Still, by understanding the context of a patient’s medical history and the latest research Watson is able to act as a decision support tool for medical professionals, helping doctors consider information they might not have and warning against treatments that might have deadly side effects. “I feel strongly that this is going to change the way health care is delivered,” Memorial Sloan-Kettering Physician-in-Chief Jose Baselga said during the press conference.
Watson can also be used by individuals, not just medical professionals. One of the Watson apps that IBM is demoing focuses on preventative care: a 40-year-old “road warrior” is diagnosed with pre-diabetes. Based on what it knows about the businessman and research Watson sends a message to the man’s phone telling him he needs to lose 20 pounds by exercising and controlling his intake to 1,800 calories a day.
Powering Personalized Shopping
“With Watson, you are no longer just creating value for market segments; every interaction is a personalized value creating experience,” says Marc Teerlink, IBM´s Global Strategist for Big Data Analytics, who has worked with clients delivering several Watson-related engagements.
For example, IBM has partnered with Fluid, a U.S. company that specializes in using technology and design to transform shoppers into buyers, to develop an Expert Personal Shopper, powered by Watson, which will allow consumers both online and via kiosks in retail stores to ask product questions in context. Instead of saying, “I want to buy a tent,” a consumer could instead say, “I am taking my family backpacking in Patagonia in the dead of winter and I need gear and other supplies. What should I consider?” Fluid’s Watson-enabled app would explain, in plain language, what kind of gear to buy and would also provide a list of other items that might be needed, drawing from product information, customer loyalty data, sales histories, user reviews, blogs, relevant magazines and publications and travel documents to give users personalized relevant answers.
The same approach could be applied to the travel sector so that people could enter complex queries on line, such as, “Where can I vacation during the month of February that will offer sun, activities for the kids and interesting cultural excursions?” and receive answers that are relevant. Terry Jones, a founder of the travel websites Travelocity.com and Kayak.com, said during the press conference that while Internet search engines had become the method of choice for booking travel, they couldn’t yet provide the expert advice about particular destinations and travel activities that an old-fashioned travel agent could, which is why, he sheepishly admitted, he still uses one to book his holidays.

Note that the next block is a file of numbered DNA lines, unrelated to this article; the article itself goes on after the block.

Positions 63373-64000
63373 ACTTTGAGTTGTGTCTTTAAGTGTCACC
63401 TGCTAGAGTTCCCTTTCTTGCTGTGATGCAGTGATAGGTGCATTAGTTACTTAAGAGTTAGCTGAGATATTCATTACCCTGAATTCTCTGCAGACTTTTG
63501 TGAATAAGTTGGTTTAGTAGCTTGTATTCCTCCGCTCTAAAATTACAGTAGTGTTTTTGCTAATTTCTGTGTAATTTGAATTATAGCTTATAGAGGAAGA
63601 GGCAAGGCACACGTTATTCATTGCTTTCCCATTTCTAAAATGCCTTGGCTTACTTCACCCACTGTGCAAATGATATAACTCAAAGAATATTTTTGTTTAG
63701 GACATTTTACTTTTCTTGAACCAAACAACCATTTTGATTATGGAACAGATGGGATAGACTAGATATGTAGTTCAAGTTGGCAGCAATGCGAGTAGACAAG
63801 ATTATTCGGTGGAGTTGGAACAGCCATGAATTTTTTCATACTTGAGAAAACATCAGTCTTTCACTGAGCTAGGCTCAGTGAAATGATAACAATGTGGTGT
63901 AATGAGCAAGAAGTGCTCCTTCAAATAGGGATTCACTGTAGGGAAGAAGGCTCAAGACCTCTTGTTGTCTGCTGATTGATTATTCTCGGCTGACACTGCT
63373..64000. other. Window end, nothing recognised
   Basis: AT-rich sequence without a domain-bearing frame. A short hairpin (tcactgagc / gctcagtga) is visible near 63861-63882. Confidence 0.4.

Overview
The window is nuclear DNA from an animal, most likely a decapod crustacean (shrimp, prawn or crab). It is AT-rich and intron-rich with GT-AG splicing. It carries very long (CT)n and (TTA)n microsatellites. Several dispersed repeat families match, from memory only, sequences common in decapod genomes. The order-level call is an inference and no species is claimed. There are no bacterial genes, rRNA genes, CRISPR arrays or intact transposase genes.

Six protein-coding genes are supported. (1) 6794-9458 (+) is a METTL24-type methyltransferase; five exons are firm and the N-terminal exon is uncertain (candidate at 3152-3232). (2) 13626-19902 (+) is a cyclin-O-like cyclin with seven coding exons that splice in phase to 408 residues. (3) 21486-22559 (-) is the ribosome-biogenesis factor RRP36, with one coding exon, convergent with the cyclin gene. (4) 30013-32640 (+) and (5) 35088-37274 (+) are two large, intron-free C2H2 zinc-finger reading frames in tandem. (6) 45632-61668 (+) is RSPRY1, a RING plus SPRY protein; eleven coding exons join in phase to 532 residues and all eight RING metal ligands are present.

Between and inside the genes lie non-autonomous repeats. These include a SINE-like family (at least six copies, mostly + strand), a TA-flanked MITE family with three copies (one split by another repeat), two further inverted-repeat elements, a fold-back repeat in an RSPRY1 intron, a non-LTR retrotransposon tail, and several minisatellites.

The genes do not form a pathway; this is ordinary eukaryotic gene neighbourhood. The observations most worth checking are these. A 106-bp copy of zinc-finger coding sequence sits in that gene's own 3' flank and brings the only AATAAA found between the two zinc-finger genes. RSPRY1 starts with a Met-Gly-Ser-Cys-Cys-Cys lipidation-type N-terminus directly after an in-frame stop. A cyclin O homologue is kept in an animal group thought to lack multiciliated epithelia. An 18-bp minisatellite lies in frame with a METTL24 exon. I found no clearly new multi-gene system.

Retailers can also benefit from Watson’s expertise to manage inventory, says Teerlink, by taking both traditional predictive merchandising factors and social sentiment into account (such as how many people liked or mentioned a fur vest worn by Kim Kardashian). Buzz on social networks can influence people’s intention to buy so retailers need this information in order to have the right assortment in every store and make needed adjustments to distribution and delivery planning. “Social data is the new production line,” he says. “It is going to be part of internal prediction, pushing your planning and delivery.”
In a recent study, IBM found that companies that use predictive analytics across multiple channels increased top-line growth five times more than retailers that didn’t (see the chart).
But Teerlink says success is dependent on setting up the system and training Watson on basics about the sector and the company before getting started. And he cautions that cognitive computing “doesn’t have all the answers.” That is where the merger of man and machine comes in.
“If there is a flood in the Philippines and I ask the system what is the impact on electronic components the system wouldn’t know yet. But I could ask the question to the community and my own staff and feed it into the system and it would learn from that,” he says. “I would also make it shareable with vendors, though you have to be careful about who you share it with.”
Data privacy is a concern for both businesses and individuals but a certain amount of openness is a prerequisite to succeeding. “Data sharing is the new black,” says Teerlink. “Facts are better than gut feeling. Today, one in five (business) decisions are not based on facts and that is very scary.”
With the melding of man and machine those odds look set to improve.